A common scenario: the Employer is not happy with the Contractor's performance, whether because of failure to perform the works in the manner provided for in the Contract or because of some other breach of the Contract. The Employer picks up the Contract, which - in the UAE - is usually some modified FIDIC standard form, in search of the termination provision. Most such termination provisions require the Employer to send the Contractor a notice to correct the failure or the breach within a specified period. If the Contractor fails to correct the breach, then the Employer becomes entitled to terminate the Contract. The Employer, feeling confident of its legal position, sends the termination notice. The Employer is satisfied that it has correctly terminated the contract.
However, this is not precisely correct. Termination of contracts in the UAE, generally, can be done through one of the following methods:
- the parties' mutual agreement;
- a court judgment or decision; or
- by law.
This is in accordance with Article 267 of the UAE Civil Transactions Law (the Code) which reads:
If the contract is valid and binding, it shall not be permissible for either of the contracting parties to withdraw, change or terminate the contract save by mutual consent, an order of the court, or under a provision of the law.
Termination by mutual agreement may occur before or after entering into the contract. However, as in practice, when parties are at the termination stage, this is also a part of a bigger dispute, which makes it difficult to agree on anything, let alone agree on mutual termination of their contract.
Termination provisions establishing the right of one party or the other to terminate the contract are usually insufficient for the termination to occur. These provisions usually state something along these lines:
If the Contractor fails to carry out any obligation under the Contract, the Employer may by notice require the Contractor to make good the failure and to remedy it within a specified period of time. If the Contractor fails to comply with this notice, the Employer shall be entitled to terminate the Contract.
Similarly worded provisions establish a right to terminate, but do not allow for automatic termination of the Contract by the Employer. For a termination provision to establish mutual consent to terminate, and to avoid recourse to the UAE courts, the termination provision must state unequivocally that the termination occurs automatically by the Employer's notice and that there will be no need for a court order or a further notice. This is explicitly provided for in Article 271 of the Code:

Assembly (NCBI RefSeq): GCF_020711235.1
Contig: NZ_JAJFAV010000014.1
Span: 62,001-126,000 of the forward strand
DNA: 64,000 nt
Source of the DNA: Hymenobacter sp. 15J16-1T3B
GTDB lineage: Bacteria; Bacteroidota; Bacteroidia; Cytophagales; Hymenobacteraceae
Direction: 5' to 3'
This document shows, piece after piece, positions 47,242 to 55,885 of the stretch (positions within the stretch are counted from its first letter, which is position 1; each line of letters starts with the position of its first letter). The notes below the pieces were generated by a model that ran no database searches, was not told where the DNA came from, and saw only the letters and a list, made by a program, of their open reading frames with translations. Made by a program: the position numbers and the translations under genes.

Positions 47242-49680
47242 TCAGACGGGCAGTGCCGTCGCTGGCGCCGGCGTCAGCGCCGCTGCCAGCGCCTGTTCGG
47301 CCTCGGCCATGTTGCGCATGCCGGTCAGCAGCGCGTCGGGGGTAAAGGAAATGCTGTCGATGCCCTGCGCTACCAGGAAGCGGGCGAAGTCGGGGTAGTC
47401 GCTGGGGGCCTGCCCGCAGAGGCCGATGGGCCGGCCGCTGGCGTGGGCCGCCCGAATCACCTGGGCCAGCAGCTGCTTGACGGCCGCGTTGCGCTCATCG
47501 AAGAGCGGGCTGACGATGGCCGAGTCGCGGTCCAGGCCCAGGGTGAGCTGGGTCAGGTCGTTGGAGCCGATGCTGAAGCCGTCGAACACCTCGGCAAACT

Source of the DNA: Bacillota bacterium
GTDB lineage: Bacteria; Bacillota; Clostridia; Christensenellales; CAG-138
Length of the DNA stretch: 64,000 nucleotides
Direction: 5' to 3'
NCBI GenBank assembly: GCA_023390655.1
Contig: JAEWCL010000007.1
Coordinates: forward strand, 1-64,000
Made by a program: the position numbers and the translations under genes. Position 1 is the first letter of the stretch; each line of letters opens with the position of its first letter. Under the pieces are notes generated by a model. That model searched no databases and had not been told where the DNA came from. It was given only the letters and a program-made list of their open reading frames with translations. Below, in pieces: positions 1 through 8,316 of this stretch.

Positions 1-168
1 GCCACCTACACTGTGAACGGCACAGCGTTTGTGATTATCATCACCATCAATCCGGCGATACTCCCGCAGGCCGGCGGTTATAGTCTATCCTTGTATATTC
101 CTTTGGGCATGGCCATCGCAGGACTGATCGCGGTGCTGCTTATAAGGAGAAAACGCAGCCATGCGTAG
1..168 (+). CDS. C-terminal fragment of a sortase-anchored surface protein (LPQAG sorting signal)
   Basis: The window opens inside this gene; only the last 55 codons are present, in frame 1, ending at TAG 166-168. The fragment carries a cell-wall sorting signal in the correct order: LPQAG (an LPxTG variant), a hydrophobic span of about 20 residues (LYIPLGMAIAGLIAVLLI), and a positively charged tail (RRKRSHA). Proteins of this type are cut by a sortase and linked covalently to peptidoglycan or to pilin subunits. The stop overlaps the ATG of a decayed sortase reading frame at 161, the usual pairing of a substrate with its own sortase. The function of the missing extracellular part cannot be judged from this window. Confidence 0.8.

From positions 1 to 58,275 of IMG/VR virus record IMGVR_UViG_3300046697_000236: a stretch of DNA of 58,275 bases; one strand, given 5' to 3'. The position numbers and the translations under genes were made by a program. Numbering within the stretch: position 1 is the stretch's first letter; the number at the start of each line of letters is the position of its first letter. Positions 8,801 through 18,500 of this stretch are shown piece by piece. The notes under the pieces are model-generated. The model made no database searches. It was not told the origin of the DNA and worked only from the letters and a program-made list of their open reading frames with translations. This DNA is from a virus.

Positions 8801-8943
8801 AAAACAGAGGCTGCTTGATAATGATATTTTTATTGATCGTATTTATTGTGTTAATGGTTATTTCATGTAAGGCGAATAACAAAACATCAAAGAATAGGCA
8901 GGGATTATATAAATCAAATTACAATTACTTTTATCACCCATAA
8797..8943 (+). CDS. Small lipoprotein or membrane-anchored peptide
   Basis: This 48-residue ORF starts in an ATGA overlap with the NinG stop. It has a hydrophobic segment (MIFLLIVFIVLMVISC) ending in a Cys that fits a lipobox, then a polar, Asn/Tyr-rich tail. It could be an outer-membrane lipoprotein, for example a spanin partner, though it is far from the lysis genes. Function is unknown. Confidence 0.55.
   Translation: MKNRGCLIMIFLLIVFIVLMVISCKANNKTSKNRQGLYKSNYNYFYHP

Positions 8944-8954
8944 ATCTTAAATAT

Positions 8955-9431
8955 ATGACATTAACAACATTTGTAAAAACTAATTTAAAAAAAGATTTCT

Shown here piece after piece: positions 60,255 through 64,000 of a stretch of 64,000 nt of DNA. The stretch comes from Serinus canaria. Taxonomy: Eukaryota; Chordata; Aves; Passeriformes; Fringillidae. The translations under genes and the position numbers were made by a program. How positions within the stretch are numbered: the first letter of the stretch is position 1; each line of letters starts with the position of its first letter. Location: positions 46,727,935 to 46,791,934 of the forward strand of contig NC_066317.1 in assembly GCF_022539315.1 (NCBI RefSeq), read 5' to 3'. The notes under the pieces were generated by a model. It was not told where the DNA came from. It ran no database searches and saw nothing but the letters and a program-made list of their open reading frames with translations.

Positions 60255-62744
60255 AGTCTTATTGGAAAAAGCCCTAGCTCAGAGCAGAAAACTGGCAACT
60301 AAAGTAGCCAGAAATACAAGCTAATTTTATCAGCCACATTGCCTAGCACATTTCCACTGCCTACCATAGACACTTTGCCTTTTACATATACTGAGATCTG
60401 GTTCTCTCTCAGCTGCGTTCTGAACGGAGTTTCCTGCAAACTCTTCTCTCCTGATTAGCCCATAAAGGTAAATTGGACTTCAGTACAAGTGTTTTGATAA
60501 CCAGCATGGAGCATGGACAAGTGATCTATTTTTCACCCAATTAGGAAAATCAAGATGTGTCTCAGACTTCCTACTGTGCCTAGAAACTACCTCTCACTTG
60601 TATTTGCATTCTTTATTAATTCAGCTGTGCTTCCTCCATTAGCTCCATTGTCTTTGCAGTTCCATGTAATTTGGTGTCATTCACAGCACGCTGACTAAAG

It is permissible to agree that a contract shall be deemed terminated automatically without the need for judicial order upon non-performance of the obligations arising thereunder and such agreement shall not negate the need for a notice, unless it is also explicitly agreed between the contracting parties that there is no need for such notice.
Construction contracts are no different, even in situations where the Contractor is in clear default of its obligations. Terminating a construction contract follows these same general principles for terminating other contracts. The Code mandates that the Employer requests the termination of the construction contract from the courts. Terminating construction contracts for the Contractor's default is no different and follows this same general rule. Article 877 of the Code, in this respect, states:
The contractor must carry out the work in accordance with the conditions of the contract. If it appears that he is carrying out what he contracted to do in a manner that is defective or contrary to the conditions [of the contract], the employer may demand that the contract be terminated immediately in the event that it is impossible to make good the work, but if it is possible to make good then the employer may require the contractor to abide by the conditions of the contract and to rectify the work within a reasonable period, and if the period expires without the rectification having been done the employer may apply to the judge to terminate the contract or to give him leave to engage another contractor to complete the work at the expense of the first contractor.
This provision, although it differentiates between the possibility of rectifying the breach and the impossibility of rectification, still requires in either situation that the Employer resorts to the court to obtain a decision terminating the construction contract.
Recourse to courts to obtain a decision to terminate the contract is time-consuming and costly for both the Employer and the Contractor. All parties are better off having a quicker resolution to their contractual dispute. The ability to terminate automatically is not simply of theoretical importance; without the ability to have the contract terminated, the Employer faces practical difficulty in appointing another contractor to rectify or complete the works.
To save Employers and Contractors from this, it is up to the contract drafters to ensure that the wording of termination provisions contains the simple statement that termination is automatic and that there is no need for a court decision.
Heba Osman is a partner with Ahmed Ibrahim in association with Fenwick Elliott
International Quarterly is produced quartely by Fenwick Elliott LLP, the leading specialist construction law firm in the UK, working with clients in the building, engineering and energy sectors throughout the world.
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